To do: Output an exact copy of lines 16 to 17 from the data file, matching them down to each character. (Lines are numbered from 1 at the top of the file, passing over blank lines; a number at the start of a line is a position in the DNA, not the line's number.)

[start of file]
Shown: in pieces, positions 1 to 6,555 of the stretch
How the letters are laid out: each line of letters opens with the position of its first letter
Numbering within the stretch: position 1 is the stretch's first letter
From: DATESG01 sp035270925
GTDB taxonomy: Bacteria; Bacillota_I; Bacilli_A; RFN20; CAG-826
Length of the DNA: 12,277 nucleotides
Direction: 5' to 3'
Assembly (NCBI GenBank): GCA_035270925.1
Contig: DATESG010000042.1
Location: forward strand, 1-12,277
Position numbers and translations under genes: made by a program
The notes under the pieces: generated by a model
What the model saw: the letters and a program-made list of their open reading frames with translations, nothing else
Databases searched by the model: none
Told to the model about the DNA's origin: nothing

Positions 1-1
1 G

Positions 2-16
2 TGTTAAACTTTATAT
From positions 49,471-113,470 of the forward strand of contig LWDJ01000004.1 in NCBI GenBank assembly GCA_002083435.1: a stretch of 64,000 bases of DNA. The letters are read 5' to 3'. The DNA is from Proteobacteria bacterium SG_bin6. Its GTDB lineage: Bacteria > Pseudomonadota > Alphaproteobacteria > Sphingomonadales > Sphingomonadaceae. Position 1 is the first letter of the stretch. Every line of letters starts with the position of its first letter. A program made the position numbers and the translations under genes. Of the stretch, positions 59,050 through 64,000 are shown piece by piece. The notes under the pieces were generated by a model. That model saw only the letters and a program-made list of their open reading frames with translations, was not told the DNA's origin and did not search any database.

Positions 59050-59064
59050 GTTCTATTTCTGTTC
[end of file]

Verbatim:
Positions 1-1
1 G